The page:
Practice makes phenom: Golfer Kelly Hellman's quick rise to the spotlight
Four years ago Kelly Hellman didn't know a putter from a five-iron.
Her mother Colleen brought home a set of clubs that belonged to Kelly's grandfather, and decided to sign up for mother-daughter golf lessons.
The sport didn't make a great first impression on Hellman.
"Initially I didn't really want to golf," she said. "I didn't know anything about it. Then after a couple lessons I was like, 'oh wow, I love this.' From there it just never stopped."
Golf has become an obsession for Hellman. The 17-year-old plays at Granite Pointe and flies to Surrey for training.
A busy schedule stuffed into a short time period paid off this fall with a rare offer from the University of British Columbia — four years of tuition fully paid and a spot on the school's golf team.
Hellman, who is currently in Grade 12 at L.V. Rogers, won the Louane Holmes Rose Bowl at BC Golf's Zone 1 Women's Championship in June.
But it was her performance at the Canadian Junior Girls Championship, held in Shubenacadie, N.S., in August, that put her on UBC's radar. Hellman made the cut and finished 29-over 317, good for 42nd place out of over 100 athletes.
"I think my mental game is pretty strong," said Hellman. "I stay pretty focused. My decision making on the golf course is pretty good, I think that's my main strength over people I compete against."
Hellman had only been playing just a year when she started training with Matt Palsenbarg in Surrey.
Palsenbarg, the co-founder of Tour Performance Lab, doesn't think his protégée's quick rise is all that surprising given her dedication to golf.
"She just puts in more time," said Palsenbarg. "She has to work harder, I think she feels she does because she's from Nelson. She flies in, we get work done. She has to work a lot harder to come see me.
"She's definitely gone about it in a pretty dedicated way in an almost unsocial environment because she has no peers to practise or work hard with, so she's kind of doing it on her own in a lot of ways."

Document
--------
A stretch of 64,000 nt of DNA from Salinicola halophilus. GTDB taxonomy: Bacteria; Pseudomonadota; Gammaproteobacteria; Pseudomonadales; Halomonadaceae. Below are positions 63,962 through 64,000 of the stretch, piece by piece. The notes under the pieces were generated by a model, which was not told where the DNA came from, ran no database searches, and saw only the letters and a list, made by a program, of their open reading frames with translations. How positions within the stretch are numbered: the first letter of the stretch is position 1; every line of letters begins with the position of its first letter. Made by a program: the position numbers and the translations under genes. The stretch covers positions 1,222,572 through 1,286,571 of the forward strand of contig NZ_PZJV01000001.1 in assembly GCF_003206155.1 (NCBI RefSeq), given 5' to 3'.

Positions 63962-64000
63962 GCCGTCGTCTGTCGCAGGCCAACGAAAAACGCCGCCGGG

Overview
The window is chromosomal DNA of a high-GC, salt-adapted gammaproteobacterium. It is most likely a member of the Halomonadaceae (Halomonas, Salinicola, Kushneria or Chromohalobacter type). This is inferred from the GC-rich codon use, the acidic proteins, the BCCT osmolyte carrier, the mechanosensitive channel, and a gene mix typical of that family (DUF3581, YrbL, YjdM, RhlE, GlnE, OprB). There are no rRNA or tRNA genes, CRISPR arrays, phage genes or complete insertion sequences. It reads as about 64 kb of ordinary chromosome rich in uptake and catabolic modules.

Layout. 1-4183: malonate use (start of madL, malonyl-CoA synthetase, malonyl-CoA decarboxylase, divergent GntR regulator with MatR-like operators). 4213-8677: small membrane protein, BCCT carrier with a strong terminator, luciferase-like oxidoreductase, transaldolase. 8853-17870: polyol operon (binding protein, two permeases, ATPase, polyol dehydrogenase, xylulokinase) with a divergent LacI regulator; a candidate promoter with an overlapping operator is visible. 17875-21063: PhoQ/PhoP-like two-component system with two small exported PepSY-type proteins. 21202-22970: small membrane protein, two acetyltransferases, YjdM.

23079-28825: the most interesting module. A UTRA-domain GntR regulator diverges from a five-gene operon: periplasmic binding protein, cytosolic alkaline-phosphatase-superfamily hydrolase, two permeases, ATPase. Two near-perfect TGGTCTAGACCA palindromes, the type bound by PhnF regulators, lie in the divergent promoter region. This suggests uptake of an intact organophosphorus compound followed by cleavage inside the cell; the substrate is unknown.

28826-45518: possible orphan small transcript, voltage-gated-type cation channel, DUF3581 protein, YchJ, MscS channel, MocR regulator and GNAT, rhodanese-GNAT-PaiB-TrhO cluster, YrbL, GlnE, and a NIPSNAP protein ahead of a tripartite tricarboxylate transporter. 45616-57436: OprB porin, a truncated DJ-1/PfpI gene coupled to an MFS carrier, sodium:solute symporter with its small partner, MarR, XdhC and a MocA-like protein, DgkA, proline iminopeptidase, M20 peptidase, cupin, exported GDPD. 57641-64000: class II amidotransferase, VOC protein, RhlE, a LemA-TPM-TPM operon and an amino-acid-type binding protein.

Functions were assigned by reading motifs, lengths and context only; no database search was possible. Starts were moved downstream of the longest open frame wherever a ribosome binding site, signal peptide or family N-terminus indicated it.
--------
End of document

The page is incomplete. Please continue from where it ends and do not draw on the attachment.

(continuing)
Hellman won't be on her own anymore next fall. UBC has had a golf program since 1927, and it's an exclusive one — just 10 women and 10 men are invited to the team.
The Thunderbirds compete in the NAIA, which includes 246 member institutions. That means Hellman will compete in 10 to 12 tournaments in the United States each year as well as Canadian University/College Championship.
UBC has won the NAIA championship four times, the second most of any school since it was first held in 1995, and coach Chris MacDonald is excited to see Hellman's game develop in the program.
"I think she's in a really good position to be a really outstanding player," said MacDonald. "She's someone who hits the ball hard. She's a really good athlete, she's really committed to her golf. While she's a little bit late to the game, she's very determined to get to a really high place in the amateur world and who knows where it will go from there."
That determination sometimes works against Hellman.
Going from beginner to varsity athlete in four years takes ambition. Hellman's progress is only slowed by her frustration that she isn't yet playing at the level she wants to reach.
"Sometimes I get ahead of myself and I'm always pushing forward, pushing forward, pushing forward," she said.
"I'll start complaining to my mom about something and she'll be like, 'Kelly, you've only been playing for four years.' I'm like, oh, I guess so. I have a perfectionist personality. I keep thinking, 'oh, I should be better.'
"I guess I just keep getting better without really realizing that it's been a short amount of time. I'm always going forward and I never really pay attention too much I guess."